Sensory neurons from Nf1 haploinsufficient mice exhibit increased excitability

Yue Wang, G. D. Nicol, D. Wade Clapp, Cynthia M. Hingtgen

Research output: Contribution to journalArticle

26 Scopus citations

Abstract

Neurofibromatosis type 1 (NF1) is a common genetic disorder characterized by tumor formation. People with NF1 also can experience more intense painful responses to stimuli, such as minor trauma, than normal. NF1 results from a heterozygous mutation of the NF1 gene, leading to decreased levels of neurofibromin, the protein product of the NF1 gene. Neurofibromin is a guanosine triphosphatase activating protein (GAP) for Ras and accelerates the conversion of active Ras-GTP to inactive Ras-GDP; therefore mutation of the NF1 gene frequently results in an increase in activity of the Ras transduction cascade. Using patch-clamp electrophysiological techniques, we examined the excitability of capsaicin-sensitive sensory neurons isolated from the dorsal root ganglia of adult mice with a heterozygous mutation of the Nf1 gene (Nf1+/-), analogous to the human mutation, in comparison to wild-type sensory neurons. Sensory neurons from adult Nf1+/- mice generated a more than twofold higher number of action potentials in response to a ramp of depolarizing current as wild-type neurons. Consistent with the greater number of action potentials, Nf1+/-neurons had lower firing thresholds, lower rheobase currents, and shorter firing latencies than wild-type neurons. Interestingly, nerve growth factor augmented the excitability of wild-type neurons in a concentration-related manner but did not further alter the excitability of the Nf1+/- sensory neurons. These data clearly suggest that GAPs, such as neurofibromin, can play a key role in the excitability of nociceptive sensory neurons. This increased excitability may explain the painful conditions experienced by people with NF1.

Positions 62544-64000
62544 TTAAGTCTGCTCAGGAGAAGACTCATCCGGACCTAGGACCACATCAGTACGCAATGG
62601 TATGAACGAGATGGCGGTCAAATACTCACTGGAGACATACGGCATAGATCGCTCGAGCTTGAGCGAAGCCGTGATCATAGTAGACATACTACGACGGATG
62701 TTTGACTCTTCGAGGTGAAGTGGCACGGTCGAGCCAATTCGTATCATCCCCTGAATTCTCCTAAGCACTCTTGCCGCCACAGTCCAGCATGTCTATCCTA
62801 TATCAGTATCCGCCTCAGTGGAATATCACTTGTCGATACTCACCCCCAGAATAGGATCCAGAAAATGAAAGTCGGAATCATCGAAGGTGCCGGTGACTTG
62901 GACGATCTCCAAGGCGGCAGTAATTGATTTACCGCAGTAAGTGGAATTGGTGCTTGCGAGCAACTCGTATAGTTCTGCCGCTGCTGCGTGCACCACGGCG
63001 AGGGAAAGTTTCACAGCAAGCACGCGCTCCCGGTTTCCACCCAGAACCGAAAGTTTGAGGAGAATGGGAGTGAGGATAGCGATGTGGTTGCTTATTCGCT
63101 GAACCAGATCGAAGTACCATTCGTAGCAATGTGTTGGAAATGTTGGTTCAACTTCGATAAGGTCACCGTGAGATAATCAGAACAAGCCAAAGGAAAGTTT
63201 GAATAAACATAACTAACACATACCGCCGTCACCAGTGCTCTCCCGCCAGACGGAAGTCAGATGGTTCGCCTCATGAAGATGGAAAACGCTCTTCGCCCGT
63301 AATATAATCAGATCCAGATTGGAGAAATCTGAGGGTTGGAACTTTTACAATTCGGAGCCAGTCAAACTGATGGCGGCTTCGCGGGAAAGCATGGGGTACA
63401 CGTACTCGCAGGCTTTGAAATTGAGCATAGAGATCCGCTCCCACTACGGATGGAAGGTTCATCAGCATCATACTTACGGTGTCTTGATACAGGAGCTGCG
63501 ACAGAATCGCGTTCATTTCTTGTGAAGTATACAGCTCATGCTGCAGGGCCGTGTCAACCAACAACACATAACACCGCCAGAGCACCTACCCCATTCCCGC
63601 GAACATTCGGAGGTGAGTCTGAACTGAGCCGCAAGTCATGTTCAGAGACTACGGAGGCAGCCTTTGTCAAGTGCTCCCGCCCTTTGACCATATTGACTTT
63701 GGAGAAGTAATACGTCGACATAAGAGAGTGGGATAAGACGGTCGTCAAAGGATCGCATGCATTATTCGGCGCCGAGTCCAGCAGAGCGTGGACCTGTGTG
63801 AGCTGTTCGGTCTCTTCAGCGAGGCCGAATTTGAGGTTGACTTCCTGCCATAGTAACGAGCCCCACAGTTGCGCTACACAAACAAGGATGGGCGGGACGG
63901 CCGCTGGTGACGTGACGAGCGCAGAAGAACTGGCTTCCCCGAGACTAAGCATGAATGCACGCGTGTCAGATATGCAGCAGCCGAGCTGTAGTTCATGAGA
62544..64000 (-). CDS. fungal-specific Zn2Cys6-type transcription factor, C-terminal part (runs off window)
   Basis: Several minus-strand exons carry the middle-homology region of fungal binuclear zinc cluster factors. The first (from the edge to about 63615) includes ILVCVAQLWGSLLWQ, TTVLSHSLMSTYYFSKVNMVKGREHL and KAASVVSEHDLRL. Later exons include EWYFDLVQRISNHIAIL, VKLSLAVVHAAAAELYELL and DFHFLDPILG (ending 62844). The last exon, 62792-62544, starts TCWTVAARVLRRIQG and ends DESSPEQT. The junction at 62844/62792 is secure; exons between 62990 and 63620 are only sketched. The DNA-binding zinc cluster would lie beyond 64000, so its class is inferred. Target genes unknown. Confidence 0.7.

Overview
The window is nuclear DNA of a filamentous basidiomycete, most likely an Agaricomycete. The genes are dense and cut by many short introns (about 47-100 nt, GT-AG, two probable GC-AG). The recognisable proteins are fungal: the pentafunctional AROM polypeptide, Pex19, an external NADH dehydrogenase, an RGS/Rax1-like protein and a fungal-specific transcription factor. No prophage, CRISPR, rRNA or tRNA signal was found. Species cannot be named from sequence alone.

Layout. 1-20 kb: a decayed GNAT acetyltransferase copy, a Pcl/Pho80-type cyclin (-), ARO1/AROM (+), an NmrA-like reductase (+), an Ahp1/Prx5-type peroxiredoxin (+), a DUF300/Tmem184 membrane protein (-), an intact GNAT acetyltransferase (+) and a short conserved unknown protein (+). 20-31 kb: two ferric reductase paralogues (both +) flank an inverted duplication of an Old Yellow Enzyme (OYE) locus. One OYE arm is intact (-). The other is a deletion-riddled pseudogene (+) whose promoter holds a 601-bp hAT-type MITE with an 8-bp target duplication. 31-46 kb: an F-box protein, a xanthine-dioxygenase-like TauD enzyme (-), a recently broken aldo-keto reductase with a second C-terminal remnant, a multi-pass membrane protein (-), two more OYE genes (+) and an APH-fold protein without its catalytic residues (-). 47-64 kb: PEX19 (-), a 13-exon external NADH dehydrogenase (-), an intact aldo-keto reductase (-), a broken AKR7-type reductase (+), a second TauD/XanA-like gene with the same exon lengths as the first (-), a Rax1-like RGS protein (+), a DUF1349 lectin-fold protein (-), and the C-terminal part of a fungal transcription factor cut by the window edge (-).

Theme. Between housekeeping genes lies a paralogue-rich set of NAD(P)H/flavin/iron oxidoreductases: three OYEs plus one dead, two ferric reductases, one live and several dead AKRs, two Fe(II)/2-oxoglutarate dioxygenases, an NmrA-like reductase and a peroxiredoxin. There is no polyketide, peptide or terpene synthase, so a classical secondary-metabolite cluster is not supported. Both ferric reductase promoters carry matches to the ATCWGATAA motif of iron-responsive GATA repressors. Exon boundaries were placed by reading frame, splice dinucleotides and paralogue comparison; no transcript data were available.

Original languageEnglish (US)
Pages (from-to)3670-3676
Number of pages7
JournalJournal of Neurophysiology
Volume94
Issue number6
DOIs
StatePublished - Dec 1 2005

ASJC Scopus subject areas

  • Neuroscience(all)
  • Physiology

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